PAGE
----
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5 Questions with Baltimore Beatdown: Rick Wagner’s strengths lay in the running game

Our friends at Baltimore Beatdown give us the inside scoop on new Lions right tackle Rick Wagner.

When the Detroit Lions immediately signed Rick Wagner at the opening of free agency, it was quickly revealed that Wagner would provide a huge upgrade in pass blocking. I’m not sure where this narrative came from, but I suspect a lot of it had to do with Pro Football Focus. The analytics website graded Wagner as the ninth-best pass blocking tackle in 2016 and just the 46th-best run blocker.

That’s obviously a huge disparity in talent, but it’s only one source’s opinion on Wagner’s play. Wagner has been a staple of the Baltimore Ravens offensive line for three straight reasons now, so who better to ask than a Ravens fan? I contacted the Editor-In-Chief of Ravens blog Baltimore Beatdown, Kyle Barber, to learn more about Wagner, and I was quite surprised by what I found.

Barber actually recognized Wagner’s biggest strength as his run blocking, saying that his skills were never on display last year because of poor play-calling via offensive coordinators Marc Trestman and—after Trestman was fired—Marty Mornhinweg.

Back in 2014, when Gary Kubiak was in charge of the offense, Wagner thrived. That year, the Ravens racked up 2,019 rushing yards at 4.5 YPC. According to Barber, that was “mainly due to the guard-tackle tandem of Marshal Yanda & Ricky Wagner.”

Barber also provided a great insight into Wagner’s personality and gave his opinion on whether the Lions got a good deal for the right tackle. His answers to all of my questions are below, in full.

1) Now that you know the terms of what Rick Wagner signed for with the Lions (five years, $47.5 million), would you have wanted the Ravens to re-sign him at that price?

For me, that's too high of a price tag for Ricky Wagner. He's a very talented right tackle, but the market inflated the numbers. I'd rather take the possibility of a third round compensatory pick instead.

2) What does Wagner do best? What kind of system (zone blocking, man, etc.) best fits his strengths?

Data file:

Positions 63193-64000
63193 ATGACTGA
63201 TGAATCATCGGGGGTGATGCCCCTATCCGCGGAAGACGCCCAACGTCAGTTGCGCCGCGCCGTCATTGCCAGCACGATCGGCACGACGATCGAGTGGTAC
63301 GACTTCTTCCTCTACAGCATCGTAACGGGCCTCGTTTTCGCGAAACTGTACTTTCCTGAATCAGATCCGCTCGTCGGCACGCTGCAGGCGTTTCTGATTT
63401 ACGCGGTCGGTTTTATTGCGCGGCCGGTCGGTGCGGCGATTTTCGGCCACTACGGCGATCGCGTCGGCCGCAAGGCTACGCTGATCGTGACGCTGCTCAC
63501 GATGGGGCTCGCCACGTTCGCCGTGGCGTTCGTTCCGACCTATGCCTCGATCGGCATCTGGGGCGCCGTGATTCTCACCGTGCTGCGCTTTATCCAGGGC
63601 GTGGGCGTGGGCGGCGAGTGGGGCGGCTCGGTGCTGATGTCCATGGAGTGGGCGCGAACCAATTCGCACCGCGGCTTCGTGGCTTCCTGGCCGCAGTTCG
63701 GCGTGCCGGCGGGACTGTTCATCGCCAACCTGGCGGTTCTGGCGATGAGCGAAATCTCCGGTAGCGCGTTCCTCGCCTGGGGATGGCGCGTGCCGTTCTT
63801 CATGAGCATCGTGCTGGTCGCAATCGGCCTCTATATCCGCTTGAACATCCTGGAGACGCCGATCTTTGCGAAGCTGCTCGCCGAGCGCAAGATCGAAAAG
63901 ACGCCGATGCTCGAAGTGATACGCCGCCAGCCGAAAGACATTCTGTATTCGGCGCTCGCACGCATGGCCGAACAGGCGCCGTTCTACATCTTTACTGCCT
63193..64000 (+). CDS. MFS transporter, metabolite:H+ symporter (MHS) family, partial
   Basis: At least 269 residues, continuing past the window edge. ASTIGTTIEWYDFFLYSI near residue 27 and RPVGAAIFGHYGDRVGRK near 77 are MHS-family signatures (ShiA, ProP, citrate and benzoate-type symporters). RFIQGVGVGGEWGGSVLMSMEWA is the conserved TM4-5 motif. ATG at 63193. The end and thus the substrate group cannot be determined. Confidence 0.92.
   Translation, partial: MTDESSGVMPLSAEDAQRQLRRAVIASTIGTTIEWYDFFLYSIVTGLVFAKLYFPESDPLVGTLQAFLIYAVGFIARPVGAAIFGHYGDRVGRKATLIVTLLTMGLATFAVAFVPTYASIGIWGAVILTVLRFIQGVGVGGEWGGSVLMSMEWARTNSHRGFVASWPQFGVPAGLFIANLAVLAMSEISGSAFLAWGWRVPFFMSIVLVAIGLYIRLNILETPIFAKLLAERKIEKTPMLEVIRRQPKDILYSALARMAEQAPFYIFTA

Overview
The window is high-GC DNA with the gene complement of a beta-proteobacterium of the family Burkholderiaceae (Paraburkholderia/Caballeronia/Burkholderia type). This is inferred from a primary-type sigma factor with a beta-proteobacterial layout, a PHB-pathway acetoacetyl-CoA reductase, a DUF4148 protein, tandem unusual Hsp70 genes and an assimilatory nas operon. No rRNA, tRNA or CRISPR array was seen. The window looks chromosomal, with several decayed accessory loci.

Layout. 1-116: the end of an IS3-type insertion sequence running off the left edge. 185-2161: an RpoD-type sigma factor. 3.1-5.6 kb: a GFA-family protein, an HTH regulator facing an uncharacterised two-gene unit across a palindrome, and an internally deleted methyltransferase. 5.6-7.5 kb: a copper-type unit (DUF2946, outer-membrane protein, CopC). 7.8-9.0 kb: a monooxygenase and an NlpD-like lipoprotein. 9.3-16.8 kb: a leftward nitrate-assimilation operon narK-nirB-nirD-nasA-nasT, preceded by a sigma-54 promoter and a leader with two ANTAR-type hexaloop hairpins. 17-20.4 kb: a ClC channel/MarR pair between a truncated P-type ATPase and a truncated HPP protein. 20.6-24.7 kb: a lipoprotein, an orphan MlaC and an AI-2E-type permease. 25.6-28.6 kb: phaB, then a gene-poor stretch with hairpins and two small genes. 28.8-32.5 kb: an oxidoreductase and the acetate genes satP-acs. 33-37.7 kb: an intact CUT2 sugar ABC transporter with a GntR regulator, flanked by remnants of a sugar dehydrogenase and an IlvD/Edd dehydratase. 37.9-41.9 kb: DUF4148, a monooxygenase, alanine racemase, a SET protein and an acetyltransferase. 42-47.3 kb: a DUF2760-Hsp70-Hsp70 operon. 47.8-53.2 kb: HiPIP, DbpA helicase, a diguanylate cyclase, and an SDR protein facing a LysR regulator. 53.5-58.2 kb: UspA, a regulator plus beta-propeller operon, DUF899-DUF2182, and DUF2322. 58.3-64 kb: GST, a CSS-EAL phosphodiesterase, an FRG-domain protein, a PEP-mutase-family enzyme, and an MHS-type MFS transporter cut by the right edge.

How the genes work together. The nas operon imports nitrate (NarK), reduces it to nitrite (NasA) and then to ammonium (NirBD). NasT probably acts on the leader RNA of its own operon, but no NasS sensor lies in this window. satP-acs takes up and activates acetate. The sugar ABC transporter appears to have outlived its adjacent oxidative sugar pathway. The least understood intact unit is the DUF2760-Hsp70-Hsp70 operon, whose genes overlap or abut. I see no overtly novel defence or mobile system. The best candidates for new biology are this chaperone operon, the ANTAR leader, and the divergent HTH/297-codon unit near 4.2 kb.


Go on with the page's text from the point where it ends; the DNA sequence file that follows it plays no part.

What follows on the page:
Wagner's strengths involved the run game. Unfortunately, last season, his skills were never demonstrated. The Ravens abandoned the run game with offensive coordinator Marc Trestman, and after his firing, Marty Mornhinweg did nothing to resurrect the ground game. With Gary Kubiak's zone blocking scheme, the entire Baltimore Ravens offensive line played at their peak. Justin Forsett rushed for nearly 1,300 yards, mainly due to the guard-tackle tandem of Marshal Yanda & Ricky Wagner.

3) What does Wagner struggle with the most?

Pass-protection is Wagner's weakness; he's inconsistent in the pass-blocking game. He'll make a great block, but then allow a stunt to trip him up next play. It doesn't help the Ravens threw the second most passes, behind only the Saints offense last season.

4) What kind of personality are the Lions getting with Wagner? Is he a quiet guy? A leader in the locker room? Fun with the media?

Wagner was never outspoken, at least I never noticed. Almost all Ravens linemen are 'head-down, axe to the grindstone' workers. Marshal Yanda leads this team by example, and the other big men follow.

5) How concerned should Lions fans be of Wagner's 2015 season, which graded out poorly by Pro Football Focus' standards (52 pressures surrendered)?

The 2015 season was a wash. Injuries to everybody, including Wagner, destroyed any hopes. The starting LT, QB, RB, WR, were all injured at some point in the season; it left the offense in shambles. This is also not bringing up the defensive injuries. Looking at Wagner's full resume, it's a blip. An ugly one, but it's not how he plays. Quoting Super Troopers, "That little guy? I wouldn't worry about that little guy."

This post first appeared on Pride Of Detroit, A Detroit Lions Community, please read the originial post: here

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5 Questions with Baltimore Beatdown: Rick Wagner’s strengths lay in the running game


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